Universities and Colleges Admissions Service (UCAS), the United Kingdom’s shared admissions services for higher education, has disclosed that while the number of Nigerian and Indian students applying for undergraduate courses at UK universities increased, applications coming from China dropped by 4.2 percent. The new UCAS data revealed, overall, that the number of applications for international education in UK universities via UCAS has increased by three percent. The said increase is driven by applications that come from the US, India, and Nigeria. The largest increase at 23.1 percent was recorded in the number of applicants from Nigeria, then followed by US applicants with a 9.8 percent increase, and a 5.4 percent increase in applications from India.
An analysis estimates that during the 2021-22 academic year, international students and graduates paid a total of €22.4 million in taxes to the Estonian government. During the said academic year, international students paid over €14 million in taxes to the Estonian economy, while international graduates who remained in the country after finishing their studies remitted over €8 million in taxes. There’s also been a notable increase in the number of international students who decide to remain in Estonia for employment after graduating, many of whom finding work in the capital city of Tallinn.
The European Studies Program at Freie Universität Berlin (FU-BEST) has welcomed 111 students from overseas for a sixteen-week academic program. FU-BEST offers a comprehensive range of courses to international students, including German language classes and subject options from multiple disciplines. The program also provides special mental health support services to the international participants, ensuring their well-being throughout the duration of their studies. Additionally, FU-BEST follows the North American academic calendar and has been officially recognized by both the US-based Forum on Education Abroad and the German government, highlighting the quality of education and enriching academic experience it offers international students.
Dahlia Rera Oktasiani, a student from Bali, and other international students in Australia continue to face difficulties adjusting to the high cost of living and inflation rates in the country. To cope with the financial constraints, some of these students have resorted to “hot-bedding” (where their bed is only available for some hours of the day or night so others can sleep in them) and working longer hours. Meanwhile, others are relying on loans and family support to cover their tuition and other expenses. In an effort to provide relief to the students, the government has recently lifted the 40-hour work limit; however, this initiative is set to expire in June and hours will be restricted again.
The Council of Higher Education (YÖK) has addressed concerns around the disruption of the 2022-23 spring semester following the destructive earthquakes in southeast Turkey. It announced that the spring semester for higher education will commence with online classes on February 20, and a hybrid education option may be evaluated at the beginning of April. Students affected by the earthquake have been granted a “special student status,” which allows them to take courses from an equivalent diploma program at a different university and have their credits transferred to their original institution. Furthermore, students in applied training – such as fourth, fifth, and sixth-year medical, dentistry, veterinary medicine and other higher education program students – will have the opportunity to practice hands-on training face-to-face.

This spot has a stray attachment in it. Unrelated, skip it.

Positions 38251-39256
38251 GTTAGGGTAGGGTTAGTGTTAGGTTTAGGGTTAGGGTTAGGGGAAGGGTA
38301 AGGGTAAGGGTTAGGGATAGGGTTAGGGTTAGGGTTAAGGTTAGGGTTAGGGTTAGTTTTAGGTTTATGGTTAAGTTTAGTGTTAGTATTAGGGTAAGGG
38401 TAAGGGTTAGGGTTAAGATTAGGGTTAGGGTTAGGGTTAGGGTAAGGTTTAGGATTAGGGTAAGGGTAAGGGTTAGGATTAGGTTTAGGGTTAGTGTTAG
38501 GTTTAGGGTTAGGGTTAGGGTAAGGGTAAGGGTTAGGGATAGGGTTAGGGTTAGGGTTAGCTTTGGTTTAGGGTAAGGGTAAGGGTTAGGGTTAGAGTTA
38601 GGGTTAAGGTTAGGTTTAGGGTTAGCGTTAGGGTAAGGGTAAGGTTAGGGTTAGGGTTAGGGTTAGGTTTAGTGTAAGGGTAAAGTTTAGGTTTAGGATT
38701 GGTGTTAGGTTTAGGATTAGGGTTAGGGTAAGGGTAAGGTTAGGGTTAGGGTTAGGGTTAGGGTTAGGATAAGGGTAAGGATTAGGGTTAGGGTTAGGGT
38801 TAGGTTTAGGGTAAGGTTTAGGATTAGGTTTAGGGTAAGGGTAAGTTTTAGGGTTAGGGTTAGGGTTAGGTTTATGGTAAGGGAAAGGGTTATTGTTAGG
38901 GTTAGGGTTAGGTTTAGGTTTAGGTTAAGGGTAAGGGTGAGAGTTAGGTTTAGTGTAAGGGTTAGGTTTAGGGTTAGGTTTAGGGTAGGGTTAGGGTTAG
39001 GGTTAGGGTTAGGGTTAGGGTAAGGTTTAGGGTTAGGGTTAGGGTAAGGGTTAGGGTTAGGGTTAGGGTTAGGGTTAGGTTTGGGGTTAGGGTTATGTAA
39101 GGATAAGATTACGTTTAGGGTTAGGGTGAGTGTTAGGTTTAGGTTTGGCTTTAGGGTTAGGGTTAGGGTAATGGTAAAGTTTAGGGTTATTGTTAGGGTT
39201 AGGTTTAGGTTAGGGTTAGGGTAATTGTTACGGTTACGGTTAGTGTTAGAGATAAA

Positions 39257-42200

In an effort to optimize the business environment and attract overseas talent, Changning District in Shanghai has introduced a special support policy for the rental of talent apartments for international students returning to China. Under this policy, eligible applicants are able to receive up to 4,000 yuan ($586) per month for a period of up to 12 months. To be eligible for this policy, applicants must have obtained a master’s degree or above from one of the world’s top 100 universities or the top 20 universities in their major, must not own a home in Shanghai, and their stay in China must not exceed one year. The policy is designed to provide financial support to international students who wish to return to China and develop their career prospects.
Taylor College in Belleview, Florida offers associate degree and diploma programs without the need for prerequisite courses, giving students a thorough educational experience. The institution is committed to giving its students the resources and assistance they require to make the transition into careers in the healthcare sector. It prepares its students for lucrative jobs in the industry through practical learning experiences including clinical rotations in diverse settings. The college also has complete accreditation from the necessary oversight organizations, such as the Accreditation Council for Education in Nursing (ACEN), guaranteeing that its graduates have access to possibilities for excellent education.
The MSUB College of Business offers a comprehensive Bachelor of Science in Business Administration degree that gives students both in-person and online options and minors to select from. There are five primary specializations available in the BSBA program: accounting, general business, finance, management, and marketing. Students can also minor in marketing, business, finance, information systems, or accounting. The College of Business also offers advising worksheets as a tool to make sure students are on track with their degree plans and to help them further maximize their education.
MSM Reporter is collated by a globally spread team of MSM and is published every Thursday.